Jordan, Justin’s twin, comes to Illinois after redshirting during his freshman year at Illinois State. Cam describes him as the plan-maker and fun-lovin. The biggest of the three boys, Jordan figures to also bring power to the Illini lineup next season, as evidenced by his three-home run performance last weekend for Parkland.

“Jordan is a very fiery person, he has a great personality,” Josh said. “He’s a strong kid, he likes to hit the ball, and the way that (Illinois hitting) Coach (Eric) Snider teaches hitting he’ll be very good for Jordan.”

Jordan’s signing means he and Justin will be in the same kind of close contact that sometimes caused sparks when they were growing up, though Josh says the unique relationship was strengthened by the occasional rifts.

“They competed in a lot of different things, whether it was just video games or shooting hoops and there was quite a bit of fighting between the two, a real sibling rivalry but with their relationship, I can definitely tell you that steel sharpens steel,” Josh said.

“We’re the kind of brothers who would be fighting and extremely mad at each other one minute and then the next minute we’re best friends again,” Justin said. “It was something where it definitely helped us become more competitive … and it helps us prepare for the next level of people aren’t always going to hand you everything.”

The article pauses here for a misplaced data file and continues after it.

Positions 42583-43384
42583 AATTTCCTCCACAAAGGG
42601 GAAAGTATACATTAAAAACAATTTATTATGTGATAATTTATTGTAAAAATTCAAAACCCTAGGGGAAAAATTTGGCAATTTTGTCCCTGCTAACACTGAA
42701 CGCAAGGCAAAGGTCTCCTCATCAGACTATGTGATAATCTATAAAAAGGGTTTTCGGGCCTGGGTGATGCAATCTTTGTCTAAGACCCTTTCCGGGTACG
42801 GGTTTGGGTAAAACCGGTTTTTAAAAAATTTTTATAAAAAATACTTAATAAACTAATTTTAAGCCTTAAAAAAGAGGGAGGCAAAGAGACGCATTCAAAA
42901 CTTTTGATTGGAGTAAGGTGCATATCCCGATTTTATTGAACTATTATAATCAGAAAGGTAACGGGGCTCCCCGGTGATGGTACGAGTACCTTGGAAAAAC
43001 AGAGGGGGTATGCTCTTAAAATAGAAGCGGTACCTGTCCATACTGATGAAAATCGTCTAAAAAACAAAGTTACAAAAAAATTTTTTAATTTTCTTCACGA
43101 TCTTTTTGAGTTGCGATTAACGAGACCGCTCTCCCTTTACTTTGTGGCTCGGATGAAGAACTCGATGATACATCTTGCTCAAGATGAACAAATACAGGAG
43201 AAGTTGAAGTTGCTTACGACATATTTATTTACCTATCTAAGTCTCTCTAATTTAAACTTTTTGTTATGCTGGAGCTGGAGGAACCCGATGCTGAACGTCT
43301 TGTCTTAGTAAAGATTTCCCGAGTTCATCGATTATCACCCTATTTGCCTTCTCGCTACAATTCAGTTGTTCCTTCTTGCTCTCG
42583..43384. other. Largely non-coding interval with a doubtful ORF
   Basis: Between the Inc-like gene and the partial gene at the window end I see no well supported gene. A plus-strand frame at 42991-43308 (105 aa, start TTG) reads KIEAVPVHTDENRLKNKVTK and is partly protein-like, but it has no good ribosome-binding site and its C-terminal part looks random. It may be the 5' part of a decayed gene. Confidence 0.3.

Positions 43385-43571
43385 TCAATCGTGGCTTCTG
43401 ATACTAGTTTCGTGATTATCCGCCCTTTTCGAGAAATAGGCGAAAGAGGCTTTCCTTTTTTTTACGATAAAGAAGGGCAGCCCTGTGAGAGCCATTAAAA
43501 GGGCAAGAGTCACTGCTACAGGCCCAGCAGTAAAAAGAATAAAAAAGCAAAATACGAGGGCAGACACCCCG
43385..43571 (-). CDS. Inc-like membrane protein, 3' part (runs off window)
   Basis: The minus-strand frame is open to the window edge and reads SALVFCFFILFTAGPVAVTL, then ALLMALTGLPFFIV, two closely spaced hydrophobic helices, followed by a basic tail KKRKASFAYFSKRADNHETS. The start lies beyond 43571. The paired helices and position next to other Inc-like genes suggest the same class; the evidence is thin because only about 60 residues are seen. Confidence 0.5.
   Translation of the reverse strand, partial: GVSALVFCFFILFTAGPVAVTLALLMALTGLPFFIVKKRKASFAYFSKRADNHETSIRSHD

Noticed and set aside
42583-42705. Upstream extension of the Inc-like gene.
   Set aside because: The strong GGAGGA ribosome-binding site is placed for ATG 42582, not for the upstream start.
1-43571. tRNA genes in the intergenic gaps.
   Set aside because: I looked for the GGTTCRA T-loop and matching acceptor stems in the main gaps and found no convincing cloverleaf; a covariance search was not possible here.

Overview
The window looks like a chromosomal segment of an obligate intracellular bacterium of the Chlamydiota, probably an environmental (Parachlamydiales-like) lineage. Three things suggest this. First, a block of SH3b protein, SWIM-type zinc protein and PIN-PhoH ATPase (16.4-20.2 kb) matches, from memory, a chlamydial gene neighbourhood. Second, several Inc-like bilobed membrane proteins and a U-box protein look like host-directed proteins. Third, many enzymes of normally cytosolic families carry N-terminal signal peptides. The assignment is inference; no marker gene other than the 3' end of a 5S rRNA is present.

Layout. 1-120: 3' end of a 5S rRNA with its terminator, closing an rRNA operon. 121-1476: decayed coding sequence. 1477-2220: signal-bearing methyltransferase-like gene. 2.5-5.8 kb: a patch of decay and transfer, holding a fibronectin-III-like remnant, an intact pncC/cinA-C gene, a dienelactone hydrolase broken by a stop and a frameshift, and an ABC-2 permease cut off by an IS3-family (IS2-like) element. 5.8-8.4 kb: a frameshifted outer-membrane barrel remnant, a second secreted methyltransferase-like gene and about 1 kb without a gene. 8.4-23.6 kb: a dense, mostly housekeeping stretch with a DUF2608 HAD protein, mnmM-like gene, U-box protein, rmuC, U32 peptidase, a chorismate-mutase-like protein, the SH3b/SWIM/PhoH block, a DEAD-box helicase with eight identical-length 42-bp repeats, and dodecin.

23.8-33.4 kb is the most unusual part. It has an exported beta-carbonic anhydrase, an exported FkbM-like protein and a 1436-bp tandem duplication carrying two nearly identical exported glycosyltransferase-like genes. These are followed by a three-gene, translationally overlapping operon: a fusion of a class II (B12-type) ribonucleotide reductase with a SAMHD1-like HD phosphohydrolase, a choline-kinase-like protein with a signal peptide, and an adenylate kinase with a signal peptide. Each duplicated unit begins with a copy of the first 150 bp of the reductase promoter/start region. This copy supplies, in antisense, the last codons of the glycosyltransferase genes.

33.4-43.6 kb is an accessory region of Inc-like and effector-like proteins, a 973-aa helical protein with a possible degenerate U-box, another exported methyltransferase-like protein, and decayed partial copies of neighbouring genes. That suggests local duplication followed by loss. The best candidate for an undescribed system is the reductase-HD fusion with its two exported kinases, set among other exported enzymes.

Jordan’s move to Champaign means that after leaving home for three separate schools in the Fall of 2009, all three will be potentially manning the Illini infield with the possibility of having high school teammate Drasen Johnson on the mound. With Justin, Josh and Jordan already together on Thursday nights and the former two already clicking in the Illinois lineup, Cam says that having Jordan in the dugout will only create more memories.

“You know that 10 years down the road, and 15 years down the road, we’ll be sitting around the table at Thanksgiving, and they’re going to be talking about a lot of the same stuff,” Cam said. “As a parent, you just absolutely feel very blessed, and it’s just a real thrill to see your kids be able to share something like that together. It’s a dream come true.”